Outcomes and Health Care Utilization After Early Hospital Dismissal in Kidney Transplantation: An Analysis of 1001 Consecutive Cases

Esteban Calderon, Yu Hui Chang, James M. Chang, Cristine S. Velazco, Emmanouil Giorgakis, Ananth Srinivasan, Adyr Moss, Hasan Ahmad Khamash, Raymond Lackner Heilman, Kunam S. Reddy, Amit K. Mathur

Research output: Contribution to journalArticlepeer-review

Abstract

Objective:To understand whether reduced lengths of stay after kidney transplantation were associated with excess health care utilization in the first 90 days or long-term graft and patient survival outcomes.Background:Reducing length of stay after kidney transplant has an unknown effect on post-transplant health care utilization. We studied this association in a cohort of 1001 consecutive kidney transplants.Methods:We retrospectively reviewed 2011-2015 data from a prospectively-maintained kidney transplant database from a single center.Results:A total of 1001 patients underwent kidney transplant, and were dismissed from the hospital in 3 groups: Early [≤2 days] (19.8%), Normal [3-7 days] (79.4%) and Late [>7 days] (3.8%). 34.8% of patients had living donor transplants (Early 51%, Normal 31.4%, Late 18.4%, P < 0.001). Early patients had lower delayed graft function rates (Early 19.2%, Normal 32%, Late73.7%, P = 0.001). By the hospital dismissal group, there were no differences in readmissions or emergency room visits at 30 or 90 days. Glomerular filtration rate at 12 months and rates of biopsy-proven acute rejection were also similar between groups. The timing of hospital dismissal was not associated with the risk-adjusted likelihood of readmission. Early and Normal patients had similar graft and patient survival. Late dismissal patients, who had higher rates of cardiovascular complications, had significantly higher late mortality versus Normal dismissal patients in unadjusted and risk-adjusted models.Conclusion:Dismissing patients from the hospital 2 days after kidney transplant is safe, feasible, and improves value. It is not associated with excess health care utilization or worse short or long-term transplant outcomes.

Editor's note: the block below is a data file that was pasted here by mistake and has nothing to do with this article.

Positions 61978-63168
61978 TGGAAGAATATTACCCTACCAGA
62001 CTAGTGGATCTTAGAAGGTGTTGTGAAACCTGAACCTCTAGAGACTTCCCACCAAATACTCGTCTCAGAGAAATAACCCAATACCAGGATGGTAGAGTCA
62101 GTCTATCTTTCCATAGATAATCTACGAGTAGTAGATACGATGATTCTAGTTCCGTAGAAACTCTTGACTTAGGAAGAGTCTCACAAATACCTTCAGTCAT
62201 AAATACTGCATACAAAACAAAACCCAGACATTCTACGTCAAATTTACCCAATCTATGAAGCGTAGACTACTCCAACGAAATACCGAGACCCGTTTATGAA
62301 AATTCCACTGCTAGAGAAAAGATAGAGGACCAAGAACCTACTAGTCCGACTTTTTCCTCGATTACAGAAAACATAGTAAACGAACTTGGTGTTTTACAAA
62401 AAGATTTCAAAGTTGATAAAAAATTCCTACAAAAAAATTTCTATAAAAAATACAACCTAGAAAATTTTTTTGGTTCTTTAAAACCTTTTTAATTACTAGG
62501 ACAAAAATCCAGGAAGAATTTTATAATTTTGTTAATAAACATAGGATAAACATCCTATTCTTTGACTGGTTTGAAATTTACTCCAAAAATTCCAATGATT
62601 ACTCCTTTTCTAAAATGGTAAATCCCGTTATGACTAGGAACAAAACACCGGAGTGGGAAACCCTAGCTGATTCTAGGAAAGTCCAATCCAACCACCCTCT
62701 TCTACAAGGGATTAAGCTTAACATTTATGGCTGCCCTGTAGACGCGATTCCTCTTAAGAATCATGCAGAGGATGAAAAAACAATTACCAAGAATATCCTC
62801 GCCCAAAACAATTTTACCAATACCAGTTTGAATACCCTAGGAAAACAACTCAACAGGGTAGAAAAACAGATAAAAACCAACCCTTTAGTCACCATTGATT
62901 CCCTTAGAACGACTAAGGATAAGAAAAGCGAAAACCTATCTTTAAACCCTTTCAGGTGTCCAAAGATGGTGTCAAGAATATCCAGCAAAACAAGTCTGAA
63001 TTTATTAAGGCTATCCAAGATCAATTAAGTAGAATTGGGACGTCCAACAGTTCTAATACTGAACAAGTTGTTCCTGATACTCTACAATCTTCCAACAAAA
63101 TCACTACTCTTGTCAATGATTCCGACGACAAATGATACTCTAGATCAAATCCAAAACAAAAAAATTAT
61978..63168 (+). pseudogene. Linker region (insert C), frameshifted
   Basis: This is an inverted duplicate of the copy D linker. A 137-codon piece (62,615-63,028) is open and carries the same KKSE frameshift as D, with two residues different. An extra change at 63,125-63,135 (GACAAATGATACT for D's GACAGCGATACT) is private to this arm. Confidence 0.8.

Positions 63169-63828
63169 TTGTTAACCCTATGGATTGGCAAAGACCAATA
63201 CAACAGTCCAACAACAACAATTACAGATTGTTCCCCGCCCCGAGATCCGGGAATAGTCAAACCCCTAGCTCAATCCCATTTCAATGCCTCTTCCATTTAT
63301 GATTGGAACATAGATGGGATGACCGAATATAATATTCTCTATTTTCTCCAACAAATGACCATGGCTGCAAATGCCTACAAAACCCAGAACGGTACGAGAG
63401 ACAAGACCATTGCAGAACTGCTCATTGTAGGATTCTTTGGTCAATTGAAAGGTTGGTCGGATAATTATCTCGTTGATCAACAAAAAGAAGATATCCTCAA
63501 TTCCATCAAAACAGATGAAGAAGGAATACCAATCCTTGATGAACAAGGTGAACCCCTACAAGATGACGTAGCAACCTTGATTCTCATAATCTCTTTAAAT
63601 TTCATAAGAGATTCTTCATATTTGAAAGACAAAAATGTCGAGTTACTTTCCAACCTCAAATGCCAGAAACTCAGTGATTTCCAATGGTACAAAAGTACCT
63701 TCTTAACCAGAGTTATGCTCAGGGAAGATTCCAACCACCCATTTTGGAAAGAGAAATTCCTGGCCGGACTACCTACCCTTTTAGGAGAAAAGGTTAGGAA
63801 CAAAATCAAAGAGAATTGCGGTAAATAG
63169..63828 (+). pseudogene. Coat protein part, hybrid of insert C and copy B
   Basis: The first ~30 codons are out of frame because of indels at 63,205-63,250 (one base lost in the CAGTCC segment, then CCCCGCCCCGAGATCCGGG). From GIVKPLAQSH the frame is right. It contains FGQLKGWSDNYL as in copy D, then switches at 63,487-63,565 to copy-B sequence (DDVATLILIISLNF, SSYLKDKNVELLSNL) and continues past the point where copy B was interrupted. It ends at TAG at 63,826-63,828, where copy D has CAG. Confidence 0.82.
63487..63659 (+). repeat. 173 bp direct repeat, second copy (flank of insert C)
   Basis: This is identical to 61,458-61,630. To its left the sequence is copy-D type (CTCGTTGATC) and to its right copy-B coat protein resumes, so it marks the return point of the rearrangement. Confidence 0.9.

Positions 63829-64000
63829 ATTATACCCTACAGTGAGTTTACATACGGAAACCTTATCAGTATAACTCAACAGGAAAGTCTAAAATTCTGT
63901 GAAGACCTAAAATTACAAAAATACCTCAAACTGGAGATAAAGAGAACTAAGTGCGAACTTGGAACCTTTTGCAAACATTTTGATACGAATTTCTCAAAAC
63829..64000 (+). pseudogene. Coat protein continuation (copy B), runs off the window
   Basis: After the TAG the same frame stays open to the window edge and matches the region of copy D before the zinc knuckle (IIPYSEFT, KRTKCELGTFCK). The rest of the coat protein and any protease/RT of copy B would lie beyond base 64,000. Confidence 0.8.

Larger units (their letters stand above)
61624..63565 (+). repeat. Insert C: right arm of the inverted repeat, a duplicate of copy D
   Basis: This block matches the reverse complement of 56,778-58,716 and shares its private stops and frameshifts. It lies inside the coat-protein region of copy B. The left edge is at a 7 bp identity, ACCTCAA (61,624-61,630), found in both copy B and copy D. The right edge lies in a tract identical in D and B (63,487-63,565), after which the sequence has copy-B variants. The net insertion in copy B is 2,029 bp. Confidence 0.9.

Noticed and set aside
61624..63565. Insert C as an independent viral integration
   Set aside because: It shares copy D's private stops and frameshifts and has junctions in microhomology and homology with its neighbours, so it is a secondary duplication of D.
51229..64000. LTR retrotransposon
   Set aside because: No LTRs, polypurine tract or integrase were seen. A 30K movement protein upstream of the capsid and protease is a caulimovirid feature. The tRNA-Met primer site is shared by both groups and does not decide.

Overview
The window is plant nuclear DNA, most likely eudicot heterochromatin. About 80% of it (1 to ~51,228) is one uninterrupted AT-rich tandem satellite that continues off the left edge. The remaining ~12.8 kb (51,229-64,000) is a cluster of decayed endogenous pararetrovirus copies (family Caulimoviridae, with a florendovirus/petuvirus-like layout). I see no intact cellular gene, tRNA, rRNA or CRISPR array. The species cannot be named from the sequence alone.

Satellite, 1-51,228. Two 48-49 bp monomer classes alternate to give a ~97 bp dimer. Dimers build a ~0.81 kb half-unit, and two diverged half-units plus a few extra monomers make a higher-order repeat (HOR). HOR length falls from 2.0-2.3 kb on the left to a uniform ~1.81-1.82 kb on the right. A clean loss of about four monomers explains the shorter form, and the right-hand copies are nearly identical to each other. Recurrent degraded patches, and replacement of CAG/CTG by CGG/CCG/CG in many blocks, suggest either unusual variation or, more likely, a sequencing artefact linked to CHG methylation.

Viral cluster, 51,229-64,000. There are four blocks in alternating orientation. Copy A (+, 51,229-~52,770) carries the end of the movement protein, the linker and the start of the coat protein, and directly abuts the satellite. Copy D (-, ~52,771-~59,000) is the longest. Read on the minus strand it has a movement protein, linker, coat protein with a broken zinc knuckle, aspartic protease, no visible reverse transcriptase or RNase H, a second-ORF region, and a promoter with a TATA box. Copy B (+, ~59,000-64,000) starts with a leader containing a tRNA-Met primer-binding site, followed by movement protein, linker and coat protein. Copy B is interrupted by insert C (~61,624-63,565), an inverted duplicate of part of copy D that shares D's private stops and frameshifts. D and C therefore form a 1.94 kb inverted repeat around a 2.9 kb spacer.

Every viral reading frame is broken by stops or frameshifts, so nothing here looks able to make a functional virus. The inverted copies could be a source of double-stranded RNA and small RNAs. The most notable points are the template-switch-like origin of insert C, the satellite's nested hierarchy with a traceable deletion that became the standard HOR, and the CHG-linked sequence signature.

Original languageEnglish (US)
Pages (from-to)E511-E519
JournalAnnals of surgery
Volume275
Issue number2
DOIs
StatePublished - Feb 1 2022

Keywords

  • early discharge
  • kidney transplantation
  • outcomes
  • post-transplant care

ASJC Scopus subject areas

  • Surgery

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